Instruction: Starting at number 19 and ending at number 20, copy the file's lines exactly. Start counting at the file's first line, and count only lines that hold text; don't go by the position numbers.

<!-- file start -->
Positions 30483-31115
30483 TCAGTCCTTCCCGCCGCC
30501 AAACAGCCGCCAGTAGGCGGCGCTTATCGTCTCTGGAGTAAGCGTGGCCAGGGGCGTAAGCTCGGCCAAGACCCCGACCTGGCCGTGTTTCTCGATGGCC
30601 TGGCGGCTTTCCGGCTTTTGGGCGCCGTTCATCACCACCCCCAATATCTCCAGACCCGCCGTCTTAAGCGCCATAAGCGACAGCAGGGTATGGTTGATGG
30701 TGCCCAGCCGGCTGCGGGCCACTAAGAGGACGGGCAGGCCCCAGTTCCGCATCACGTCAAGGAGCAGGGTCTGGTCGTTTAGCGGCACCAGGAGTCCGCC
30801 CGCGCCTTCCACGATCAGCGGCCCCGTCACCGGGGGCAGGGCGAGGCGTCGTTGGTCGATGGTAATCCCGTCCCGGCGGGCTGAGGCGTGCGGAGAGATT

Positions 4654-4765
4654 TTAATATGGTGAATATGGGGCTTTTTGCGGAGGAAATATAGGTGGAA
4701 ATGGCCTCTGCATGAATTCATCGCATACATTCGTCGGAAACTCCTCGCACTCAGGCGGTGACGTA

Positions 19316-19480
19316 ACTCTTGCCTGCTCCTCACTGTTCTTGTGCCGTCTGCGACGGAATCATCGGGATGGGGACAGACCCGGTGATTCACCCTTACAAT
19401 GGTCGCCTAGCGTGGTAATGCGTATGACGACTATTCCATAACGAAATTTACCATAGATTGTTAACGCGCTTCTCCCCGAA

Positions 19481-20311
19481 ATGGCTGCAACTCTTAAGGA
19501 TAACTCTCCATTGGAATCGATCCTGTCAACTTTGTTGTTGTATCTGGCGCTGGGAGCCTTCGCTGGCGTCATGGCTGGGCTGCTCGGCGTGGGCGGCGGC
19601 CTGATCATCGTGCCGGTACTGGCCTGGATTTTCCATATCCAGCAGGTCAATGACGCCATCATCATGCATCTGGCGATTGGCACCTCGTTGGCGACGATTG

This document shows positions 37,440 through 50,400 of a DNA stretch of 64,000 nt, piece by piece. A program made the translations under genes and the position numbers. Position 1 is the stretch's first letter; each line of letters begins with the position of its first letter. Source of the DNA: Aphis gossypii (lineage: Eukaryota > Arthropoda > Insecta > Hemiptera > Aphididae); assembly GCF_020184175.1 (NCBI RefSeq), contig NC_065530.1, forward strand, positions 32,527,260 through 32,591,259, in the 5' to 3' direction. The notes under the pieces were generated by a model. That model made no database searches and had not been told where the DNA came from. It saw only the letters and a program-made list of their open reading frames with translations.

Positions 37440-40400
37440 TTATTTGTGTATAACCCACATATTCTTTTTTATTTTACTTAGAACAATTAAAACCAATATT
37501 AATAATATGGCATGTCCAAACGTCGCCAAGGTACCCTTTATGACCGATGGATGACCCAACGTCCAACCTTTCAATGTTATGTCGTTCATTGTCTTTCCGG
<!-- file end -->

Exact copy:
37440 TTATTTGTGTATAACCCACATATTCTTTTTTATTTTACTTAGAACAATTAAAACCAATATT
37501 AATAATATGGCATGTCCAAACGTCGCCAAGGTACCCTTTATGACCGATGGATGACCCAACGTCCAACCTTTCAATGTTATGTCGTTCATTGTCTTTCCGG